Sonoma County supervisors question Bohemian Grove police services contract
The female-majority Sonoma County Board of Supervisors balked Tuesday at approving a law enforcement contract with the exclusive Bohemian Grove for its encampment next month in Monte Rio, citing the 147-year-old club’s policy of prohibiting women as members or attendees at its annual gathering under the redwoods along the Russian River.
The objection, initially led by supervisors Shirlee Zane and Lynda Hopkins, focused on whether the county could legally enter into the contract with the male-only San Francisco-based club founded in 1872.
Zane said the club’s gender exclusionary policy raises a “constitutional issue” of whether taxes paid by men and women could be used to provide an estimated $151,127 worth of police services during the encampment from July 10 to 28. Under the contract, the Bohemian Grove reimburses the county for its costs.
“I don’t see how we can be providing law enforcement for a club that discriminates so blatantly,” she said.
“How does this still exist in 2019?” Hopkins said, noting that wealthy and influential men fly in from all over the country for a mid-summer respite in the community that has Sonoma County’s highest unemployment rate.
Zane called for postponing action on the contract for a week, giving county attorneys a chance to review the legality of the deal.
If the board rejects the contract, the Sheriff’s Office would still be required to provide public law enforcement services in Monte Rio but without compensation from the club, Sheriff Mark Essick said.
The board protest targeted a contract seen as routine in past years, and it renewed in a narrow way longstanding public scrutiny of the annual Bohemian Grove gathering, cloaked in secrecy, of rich and powerful men on a 2,700-acre enclave where members reside in rustic camps scattered among the tall trees.
Founded by San Francisco journalists, artists and musicians after the Civil War, the club soon included wealthy businessmen and now blends plutocrats and power brokers with musicians and actors for entertainment.
No one representing the Bohemian Club spoke at Tuesday’s meeting. The contract was listed on the board’s consent agenda, which includes items typically approved without discussion.
The club’s general manager and a San Francisco spokesman did not respond to repeated requests for comment.
After some debate, the five-member board agreed to postpone a decision until next week, despite Essick’s statement that the delay would make it “extremely difficult” to meet the contract obligations and “could possibly damage our relationship” with Bohemian Grove.
“I certainly hear your concerns,” Essick said, adding that it was a “late hour” to take a “deeper dive” into the legal issues.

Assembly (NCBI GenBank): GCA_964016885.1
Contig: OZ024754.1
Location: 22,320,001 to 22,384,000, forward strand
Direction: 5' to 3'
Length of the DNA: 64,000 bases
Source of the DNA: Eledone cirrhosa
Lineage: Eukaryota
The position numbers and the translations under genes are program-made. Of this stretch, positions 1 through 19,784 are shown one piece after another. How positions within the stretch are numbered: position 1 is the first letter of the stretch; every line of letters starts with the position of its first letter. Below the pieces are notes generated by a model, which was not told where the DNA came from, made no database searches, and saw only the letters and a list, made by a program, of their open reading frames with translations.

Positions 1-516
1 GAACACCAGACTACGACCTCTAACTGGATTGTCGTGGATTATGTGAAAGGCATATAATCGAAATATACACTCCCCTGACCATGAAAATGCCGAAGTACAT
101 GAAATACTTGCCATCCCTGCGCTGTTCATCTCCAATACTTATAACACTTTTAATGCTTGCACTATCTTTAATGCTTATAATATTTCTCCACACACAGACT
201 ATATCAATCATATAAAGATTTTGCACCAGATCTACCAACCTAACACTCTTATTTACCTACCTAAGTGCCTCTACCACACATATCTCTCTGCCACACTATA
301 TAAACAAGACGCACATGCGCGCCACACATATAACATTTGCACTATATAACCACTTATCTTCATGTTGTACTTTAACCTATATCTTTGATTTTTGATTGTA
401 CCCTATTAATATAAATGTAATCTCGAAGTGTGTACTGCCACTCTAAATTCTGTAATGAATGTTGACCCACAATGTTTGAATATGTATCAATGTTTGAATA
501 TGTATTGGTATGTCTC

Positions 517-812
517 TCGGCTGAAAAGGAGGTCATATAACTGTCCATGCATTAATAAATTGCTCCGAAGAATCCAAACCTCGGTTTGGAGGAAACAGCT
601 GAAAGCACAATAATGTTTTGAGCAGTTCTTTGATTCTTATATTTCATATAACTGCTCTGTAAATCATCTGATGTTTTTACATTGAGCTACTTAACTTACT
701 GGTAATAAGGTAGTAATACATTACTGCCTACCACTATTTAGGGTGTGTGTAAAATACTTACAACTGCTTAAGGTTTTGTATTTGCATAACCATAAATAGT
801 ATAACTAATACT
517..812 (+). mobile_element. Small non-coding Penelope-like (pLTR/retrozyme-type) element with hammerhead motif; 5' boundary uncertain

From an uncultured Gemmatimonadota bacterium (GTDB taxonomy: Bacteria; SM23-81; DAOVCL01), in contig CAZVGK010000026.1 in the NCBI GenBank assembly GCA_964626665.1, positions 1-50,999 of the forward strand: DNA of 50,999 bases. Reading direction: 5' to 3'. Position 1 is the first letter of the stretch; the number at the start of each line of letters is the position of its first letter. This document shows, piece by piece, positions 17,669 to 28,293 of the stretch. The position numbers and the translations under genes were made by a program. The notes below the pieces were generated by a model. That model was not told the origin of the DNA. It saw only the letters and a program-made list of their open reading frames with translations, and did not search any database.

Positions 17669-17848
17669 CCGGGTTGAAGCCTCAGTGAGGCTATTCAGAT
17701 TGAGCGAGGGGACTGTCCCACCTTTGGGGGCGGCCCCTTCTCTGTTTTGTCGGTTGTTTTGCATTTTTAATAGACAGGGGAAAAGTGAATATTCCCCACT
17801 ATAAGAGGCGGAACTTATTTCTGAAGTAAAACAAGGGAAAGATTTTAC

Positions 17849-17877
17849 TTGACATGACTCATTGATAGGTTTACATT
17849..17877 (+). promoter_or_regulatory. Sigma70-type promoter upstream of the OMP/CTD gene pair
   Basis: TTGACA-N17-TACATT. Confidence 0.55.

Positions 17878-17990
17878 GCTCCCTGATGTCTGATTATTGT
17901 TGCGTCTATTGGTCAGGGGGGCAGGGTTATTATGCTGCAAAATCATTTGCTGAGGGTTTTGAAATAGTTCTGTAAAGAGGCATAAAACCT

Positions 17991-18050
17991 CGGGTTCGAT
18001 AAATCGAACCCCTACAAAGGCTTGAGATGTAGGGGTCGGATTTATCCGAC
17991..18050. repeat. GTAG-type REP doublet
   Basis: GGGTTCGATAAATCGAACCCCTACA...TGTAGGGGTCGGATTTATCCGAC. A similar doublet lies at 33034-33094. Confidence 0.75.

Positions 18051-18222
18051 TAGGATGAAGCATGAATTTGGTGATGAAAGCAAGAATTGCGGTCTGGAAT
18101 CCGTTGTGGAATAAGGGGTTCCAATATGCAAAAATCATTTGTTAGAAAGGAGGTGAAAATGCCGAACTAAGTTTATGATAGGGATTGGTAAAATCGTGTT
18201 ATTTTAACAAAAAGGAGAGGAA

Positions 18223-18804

The Sheriff’s Office sees deputies in this case as “rental public safety officers” and is not endorsing the Bohemian Club, he said. Female deputies would be able to enter the grove if needed, Essick said.
The deputies’ purpose is to protect the Bohemians and grove employees, and maintain the right of free speech for any protesters who might congregate around the gate, Essick said later in an interview.
From a public safety standpoint, Essick noted that two deputies are assigned to downtown Guerneville on busy summer days. Without the grove contract, those deputies could be pulled away in response to calls for service in Monte Rio, he said.
All deputies working under the grove contract are paid overtime at a “premium price” to the club. “We’re trying to look out for the taxpayer,” Essick said.
Sizable protests greeted the Bohemians at the gate for several decades, but have tailed off in recent years. Critics have asserted that members take advantage of the grove’s secrecy to discuss political and business matters.
Supervisor Susan Gorin initially said the contract discussion is “legitimate” but could wait a year, and later said she was troubled by the club’s “long, rich tradition of discrimination” and supported holding off the decision for a week.
“The guys can’t be silent on this,” Supervisor James Gore said, aligning himself with his female colleagues.
“I think discrimination is a problem for everyone, male or female,” Board Chairman David Rabbitt said. “This is a tough one.”
The discussion should have come earlier, he said. Without reimbursement by the club, taxpayers will “eat the costs” of Bohemian Grove security, Rabbitt said.
Essick said the $151,127 contract figure - covering 1,290 hours of personnel time and 4,002 miles driven - was an estimate, with the final amount to be determined at the end of the encampment. The supervisors have approved law enforcement contracts for the encampment for about the past 14 years with few changes, he said.
Sheriff’s Sgt. Spencer Crum said in an interview that in the absence of a contract, deputies would respond to Bohemian Grove as needed during the encampment. If a major incident occurred, additional deputies would be called in on overtime pay, he said.
The contract would place a group of deputies on hand in Monte Rio, enabling a more immediate response that is advantageous to the department and the Bohemians, Crum said.
The club “wants a quick response and they are willing to pay for it,” he said.
Under the contract, at least two deputies, working eight-hour shifts, would be assigned to the grove around the clock during the 19-day encampment, Essick said. As activity at the encampment ramps up, as many as four deputies could be assigned to the day shift, he said.
Deputies typically spend 90 percent of their time at the gate and in the parking area at the grove, the sheriff said.
The club hires private security guards to patrol inside the grove, Crum said.